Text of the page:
New Generation of Technology Helps Atrial Fibrillation Patients

May 21, 2024 at 01:34 pm by kbarrettalley


By Laura Freeman

 

“Year ago, when Radiofrequency Ablation Therapy (RF) was introduced, it was a major advance over trying to manage atrial fibrillation with only medications and the few other treatments we had,” UAB Chief of Cardiac Electrophysiology Tom McElderry, MD said. “However, it wasn’t perfect. Targeting the right tissue took skill, and there was always a risk of serious damage to the esophagus and nerves. Today, there is still a place for RF and other thermal tech in some applications, but now that the pulse field option is broadly available, I think it will become the treatment of choice in most cases.

“Around a decade ago, I began looking into alternatives to thermal energy ablation and became interested in research using pulse field technology. The big advantage was that it could be tuned to specifically target heart muscle tissue without risk to the esophagus and other tissue.”

In addition to participating in research as the pulse field technology was being developed, once it was ready to go into clinical trials, McElderry performed the first procedure using the technology in in a human patient in Paraguay.

“As researchers studied atrial fibrillation and more was known about how it occurs, we saw that the electrical impulses that cause fibrillation often arise around the pulmonary vein and are conducted along it to the heart,” he said. “A key strategy in pulse field ablation is to isolate the area so there is no longer a pathway for impulses to travel. It’s a bit like the insulation around a power cord that lets you use it without getting shocked.”

Instead of the thermal energy used in RF ablation, pulse field technology uses a series of high powered, short duration electrical pulses specifically tuned to disrupt the cells along the pulmonary vein.

“The targeted cells burst and empty into the surrounding area, which kills adjoining cells and starts to form an insulating barrier that will help to block fibrillation impulses,” McElderry said. Like thermal ablation, pulse field equipment works through a catheter. However, the system allows us to work faster than with RF. Procedures are usually same day and patients are ready to go home in the evening or before. Best of all, we don’t have to worry about an esophageal fistula or ulcer, or phrenic nerve injuries. In Europe, some procedures are done with conscious sedation, which allows patients to recover even faster. They can leave the hospital sooner, have something to eat and go home to rest and recover.”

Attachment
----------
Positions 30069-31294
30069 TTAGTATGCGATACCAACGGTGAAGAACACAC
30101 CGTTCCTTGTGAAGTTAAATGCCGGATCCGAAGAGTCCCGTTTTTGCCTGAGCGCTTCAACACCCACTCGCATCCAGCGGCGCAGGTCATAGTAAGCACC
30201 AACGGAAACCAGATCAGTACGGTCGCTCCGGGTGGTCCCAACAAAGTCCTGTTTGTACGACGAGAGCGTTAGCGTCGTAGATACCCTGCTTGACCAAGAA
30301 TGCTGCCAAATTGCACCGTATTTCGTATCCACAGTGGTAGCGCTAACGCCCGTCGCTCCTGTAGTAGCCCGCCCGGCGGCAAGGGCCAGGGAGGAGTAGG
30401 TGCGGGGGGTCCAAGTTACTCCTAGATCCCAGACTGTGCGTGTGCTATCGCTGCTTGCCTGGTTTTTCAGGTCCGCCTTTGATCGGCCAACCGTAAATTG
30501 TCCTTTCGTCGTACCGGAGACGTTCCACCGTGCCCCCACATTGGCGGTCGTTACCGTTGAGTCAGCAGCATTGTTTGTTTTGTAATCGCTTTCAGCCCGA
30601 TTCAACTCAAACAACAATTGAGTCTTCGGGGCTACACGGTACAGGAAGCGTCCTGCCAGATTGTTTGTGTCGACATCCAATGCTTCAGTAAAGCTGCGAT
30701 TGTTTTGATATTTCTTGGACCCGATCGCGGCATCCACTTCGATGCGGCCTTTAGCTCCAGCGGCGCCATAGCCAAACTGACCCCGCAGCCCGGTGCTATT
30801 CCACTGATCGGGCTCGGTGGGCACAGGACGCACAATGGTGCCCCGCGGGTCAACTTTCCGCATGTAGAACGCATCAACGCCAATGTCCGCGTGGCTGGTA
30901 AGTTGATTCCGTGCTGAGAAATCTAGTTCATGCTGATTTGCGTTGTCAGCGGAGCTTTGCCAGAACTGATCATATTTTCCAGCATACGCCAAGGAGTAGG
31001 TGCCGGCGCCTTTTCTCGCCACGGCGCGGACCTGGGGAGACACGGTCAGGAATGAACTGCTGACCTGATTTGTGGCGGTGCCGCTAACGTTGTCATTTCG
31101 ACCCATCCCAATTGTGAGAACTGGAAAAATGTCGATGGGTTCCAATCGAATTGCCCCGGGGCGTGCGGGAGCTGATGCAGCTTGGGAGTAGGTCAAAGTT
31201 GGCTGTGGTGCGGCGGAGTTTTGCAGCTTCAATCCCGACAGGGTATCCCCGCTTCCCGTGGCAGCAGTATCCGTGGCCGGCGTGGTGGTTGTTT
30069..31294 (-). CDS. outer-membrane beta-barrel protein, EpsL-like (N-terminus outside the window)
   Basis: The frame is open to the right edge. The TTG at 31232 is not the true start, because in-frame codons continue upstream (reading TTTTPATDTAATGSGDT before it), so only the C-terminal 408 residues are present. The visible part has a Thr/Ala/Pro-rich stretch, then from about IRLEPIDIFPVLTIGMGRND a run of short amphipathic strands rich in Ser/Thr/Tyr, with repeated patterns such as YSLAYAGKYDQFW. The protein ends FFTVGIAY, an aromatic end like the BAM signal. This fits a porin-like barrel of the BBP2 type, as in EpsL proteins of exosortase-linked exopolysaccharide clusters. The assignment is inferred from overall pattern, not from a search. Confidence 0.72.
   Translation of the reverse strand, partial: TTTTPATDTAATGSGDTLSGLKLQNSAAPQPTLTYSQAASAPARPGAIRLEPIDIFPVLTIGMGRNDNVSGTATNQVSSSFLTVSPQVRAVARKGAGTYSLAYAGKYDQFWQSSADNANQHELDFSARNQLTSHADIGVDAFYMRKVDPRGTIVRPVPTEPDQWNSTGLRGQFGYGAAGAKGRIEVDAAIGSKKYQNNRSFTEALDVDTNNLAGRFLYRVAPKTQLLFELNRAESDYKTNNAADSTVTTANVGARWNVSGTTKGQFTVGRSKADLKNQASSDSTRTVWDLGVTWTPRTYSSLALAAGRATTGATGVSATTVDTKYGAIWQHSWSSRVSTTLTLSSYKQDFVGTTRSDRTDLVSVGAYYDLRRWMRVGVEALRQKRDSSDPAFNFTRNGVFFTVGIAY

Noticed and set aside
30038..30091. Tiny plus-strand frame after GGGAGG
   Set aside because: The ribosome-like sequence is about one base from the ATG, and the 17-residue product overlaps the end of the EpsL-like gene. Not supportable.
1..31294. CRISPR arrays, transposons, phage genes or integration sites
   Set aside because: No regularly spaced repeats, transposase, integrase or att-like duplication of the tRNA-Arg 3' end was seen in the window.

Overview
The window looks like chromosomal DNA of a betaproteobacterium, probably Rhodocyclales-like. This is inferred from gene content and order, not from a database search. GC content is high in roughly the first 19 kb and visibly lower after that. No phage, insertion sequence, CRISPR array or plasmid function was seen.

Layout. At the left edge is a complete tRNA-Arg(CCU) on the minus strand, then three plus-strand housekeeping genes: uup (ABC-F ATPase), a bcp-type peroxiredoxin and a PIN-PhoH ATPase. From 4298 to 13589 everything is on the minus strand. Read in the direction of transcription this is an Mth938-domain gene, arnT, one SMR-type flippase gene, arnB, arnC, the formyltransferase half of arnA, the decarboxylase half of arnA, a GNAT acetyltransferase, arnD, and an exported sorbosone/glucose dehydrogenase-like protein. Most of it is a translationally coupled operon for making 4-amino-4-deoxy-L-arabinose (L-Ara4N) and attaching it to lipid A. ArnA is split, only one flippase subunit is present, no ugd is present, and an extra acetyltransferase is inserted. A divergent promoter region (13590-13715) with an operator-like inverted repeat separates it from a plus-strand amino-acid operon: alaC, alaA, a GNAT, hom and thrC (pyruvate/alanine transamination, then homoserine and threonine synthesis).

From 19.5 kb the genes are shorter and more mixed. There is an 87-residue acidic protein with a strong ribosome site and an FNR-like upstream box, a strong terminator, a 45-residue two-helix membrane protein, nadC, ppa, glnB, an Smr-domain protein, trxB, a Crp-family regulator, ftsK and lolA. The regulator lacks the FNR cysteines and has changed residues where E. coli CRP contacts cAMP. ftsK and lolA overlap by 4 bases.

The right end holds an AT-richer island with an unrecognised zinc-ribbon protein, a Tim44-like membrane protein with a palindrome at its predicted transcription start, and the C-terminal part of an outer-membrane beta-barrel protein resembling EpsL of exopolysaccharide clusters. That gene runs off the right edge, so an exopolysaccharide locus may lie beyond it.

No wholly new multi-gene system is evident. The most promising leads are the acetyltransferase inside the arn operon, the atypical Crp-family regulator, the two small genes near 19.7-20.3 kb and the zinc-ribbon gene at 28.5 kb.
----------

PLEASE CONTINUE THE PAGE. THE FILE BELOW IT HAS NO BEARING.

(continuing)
The underlying causes of atrial fibrillation can be related to genetics, aging, hypertension, sleep apnea, obesity and other factors. What may start as a mild symptom can quickly become serious, interfering with the heart’s pumping ability and encouraging the development of clots that can travel to the brain and cause a stroke, or move into the lungs and heart.

“Patients recently diagnosed with atrial fib are usually prescribed blood thinners to reduce the risk of clots. Testing usually follows and may include a halter monitor to determine the frequency and intensity of symptoms. As symptoms become worse, ablation becomes a consideration to discuss with the patient,” McElderry said.

Follow-up studies have shown that the effectiveness of the new option in both paroxysmal and persistent atrial fibrillation is comparable to thermal ablations when patients are checked 90 days post procedure after their bodies have had time to settle into what will be their normal rhythms.

The pulse field option has been released relatively recently, but it is generally available in most areas and more cardiac electrophysiologists are being trained to use the new technology. Equipment used in performing the procedure is available from two different companies. As of now, costs for ablations done using the new option are slightly higher than those using older technologies, but there are also advantages in efficiency and safety. Insurance coverage should be reviewed and approved prior to the procedure.

“In some cases with other complexities to consider or unusual trigger areas, it’s possible that RF ablation may still have a role. However, the advantages of pulse field ablation are clear, offering an equivalent likelihood of successfully relieving symptoms without the risk of complications from a thermal injury to other tissues,” McElderry said.




May 2024

May 21, 2024 at 01:33 pm by kbarrettalley

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